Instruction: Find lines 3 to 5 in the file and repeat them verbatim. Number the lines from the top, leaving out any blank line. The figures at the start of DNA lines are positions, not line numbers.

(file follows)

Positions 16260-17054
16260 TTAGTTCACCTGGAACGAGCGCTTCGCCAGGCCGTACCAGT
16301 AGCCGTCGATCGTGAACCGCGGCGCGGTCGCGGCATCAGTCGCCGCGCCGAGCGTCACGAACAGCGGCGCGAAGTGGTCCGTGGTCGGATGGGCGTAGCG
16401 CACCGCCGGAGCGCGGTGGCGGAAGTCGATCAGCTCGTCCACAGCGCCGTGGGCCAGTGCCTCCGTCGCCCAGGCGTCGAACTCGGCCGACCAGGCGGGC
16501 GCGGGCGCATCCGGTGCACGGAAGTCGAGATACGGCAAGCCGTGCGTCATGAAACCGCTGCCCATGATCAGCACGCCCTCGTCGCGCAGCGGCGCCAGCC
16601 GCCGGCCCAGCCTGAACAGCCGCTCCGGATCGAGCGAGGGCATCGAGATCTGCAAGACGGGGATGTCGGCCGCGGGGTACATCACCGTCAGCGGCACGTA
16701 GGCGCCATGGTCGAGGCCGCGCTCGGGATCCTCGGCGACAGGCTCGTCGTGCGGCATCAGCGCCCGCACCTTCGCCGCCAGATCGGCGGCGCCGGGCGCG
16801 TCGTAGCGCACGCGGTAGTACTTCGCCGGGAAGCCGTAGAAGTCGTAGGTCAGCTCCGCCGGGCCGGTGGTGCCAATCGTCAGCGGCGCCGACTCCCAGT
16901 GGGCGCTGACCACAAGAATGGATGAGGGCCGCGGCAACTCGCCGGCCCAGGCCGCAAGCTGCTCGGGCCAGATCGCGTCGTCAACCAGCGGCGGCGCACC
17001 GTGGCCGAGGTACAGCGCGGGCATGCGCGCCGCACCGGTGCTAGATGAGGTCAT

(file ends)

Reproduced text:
16301 AGCCGTCGATCGTGAACCGCGGCGCGGTCGCGGCATCAGTCGCCGCGCCGAGCGTCACGAACAGCGGCGCGAAGTGGTCCGTGGTCGGATGGGCGTAGCG
16401 CACCGCCGGAGCGCGGTGGCGGAAGTCGATCAGCTCGTCCACAGCGCCGTGGGCCAGTGCCTCCGTCGCCCAGGCGTCGAACTCGGCCGACCAGGCGGGC
16501 GCGGGCGCATCCGGTGCACGGAAGTCGAGATACGGCAAGCCGTGCGTCATGAAACCGCTGCCCATGATCAGCACGCCCTCGTCGCGCAGCGGCGCCAGCC